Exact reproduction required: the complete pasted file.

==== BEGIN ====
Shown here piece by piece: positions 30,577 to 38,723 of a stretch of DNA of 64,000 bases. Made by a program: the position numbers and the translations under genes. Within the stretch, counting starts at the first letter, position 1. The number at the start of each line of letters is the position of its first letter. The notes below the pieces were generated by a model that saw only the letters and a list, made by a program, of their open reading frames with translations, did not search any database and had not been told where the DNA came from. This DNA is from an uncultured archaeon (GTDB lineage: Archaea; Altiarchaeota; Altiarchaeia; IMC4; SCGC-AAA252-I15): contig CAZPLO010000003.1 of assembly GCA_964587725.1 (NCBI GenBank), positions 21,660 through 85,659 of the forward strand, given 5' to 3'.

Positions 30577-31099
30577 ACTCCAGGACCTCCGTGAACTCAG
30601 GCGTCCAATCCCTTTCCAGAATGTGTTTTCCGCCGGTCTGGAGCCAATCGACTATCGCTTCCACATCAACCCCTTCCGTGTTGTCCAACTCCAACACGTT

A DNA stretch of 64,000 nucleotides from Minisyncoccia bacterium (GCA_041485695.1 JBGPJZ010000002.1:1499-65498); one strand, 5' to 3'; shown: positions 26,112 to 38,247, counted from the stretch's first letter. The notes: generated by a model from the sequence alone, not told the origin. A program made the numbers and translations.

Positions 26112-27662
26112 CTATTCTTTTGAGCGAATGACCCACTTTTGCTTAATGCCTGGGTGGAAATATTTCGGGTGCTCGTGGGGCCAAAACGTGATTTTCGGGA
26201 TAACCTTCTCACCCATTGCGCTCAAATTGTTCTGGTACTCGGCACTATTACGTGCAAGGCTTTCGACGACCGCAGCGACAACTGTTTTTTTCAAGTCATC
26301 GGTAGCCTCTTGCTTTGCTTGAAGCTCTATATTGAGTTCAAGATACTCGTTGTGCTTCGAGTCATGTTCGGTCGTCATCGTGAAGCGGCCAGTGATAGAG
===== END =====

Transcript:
Shown here piece by piece: positions 30,577 to 38,723 of a stretch of DNA of 64,000 bases. Made by a program: the position numbers and the translations under genes. Within the stretch, counting starts at the first letter, position 1. The number at the start of each line of letters is the position of its first letter. The notes below the pieces were generated by a model that saw only the letters and a list, made by a program, of their open reading frames with translations, did not search any database and had not been told where the DNA came from. This DNA is from an uncultured archaeon (GTDB lineage: Archaea; Altiarchaeota; Altiarchaeia; IMC4; SCGC-AAA252-I15): contig CAZPLO010000003.1 of assembly GCA_964587725.1 (NCBI GenBank), positions 21,660 through 85,659 of the forward strand, given 5' to 3'.

Positions 30577-31099
30577 ACTCCAGGACCTCCGTGAACTCAG
30601 GCGTCCAATCCCTTTCCAGAATGTGTTTTCCGCCGGTCTGGAGCCAATCGACTATCGCTTCCACATCAACCCCTTCCGTGTTGTCCAACTCCAACACGTT

A DNA stretch of 64,000 nucleotides from Minisyncoccia bacterium (GCA_041485695.1 JBGPJZ010000002.1:1499-65498); one strand, 5' to 3'; shown: positions 26,112 to 38,247, counted from the stretch's first letter. The notes: generated by a model from the sequence alone, not told the origin. A program made the numbers and translations.

Positions 26112-27662
26112 CTATTCTTTTGAGCGAATGACCCACTTTTGCTTAATGCCTGGGTGGAAATATTTCGGGTGCTCGTGGGGCCAAAACGTGATTTTCGGGA
26201 TAACCTTCTCACCCATTGCGCTCAAATTGTTCTGGTACTCGGCACTATTACGTGCAAGGCTTTCGACGACCGCAGCGACAACTGTTTTTTTCAAGTCATC
26301 GGTAGCCTCTTGCTTTGCTTGAAGCTCTATATTGAGTTCAAGATACTCGTTGTGCTTCGAGTCATGTTCGGTCGTCATCGTGAAGCGGCCAGTGATAGAG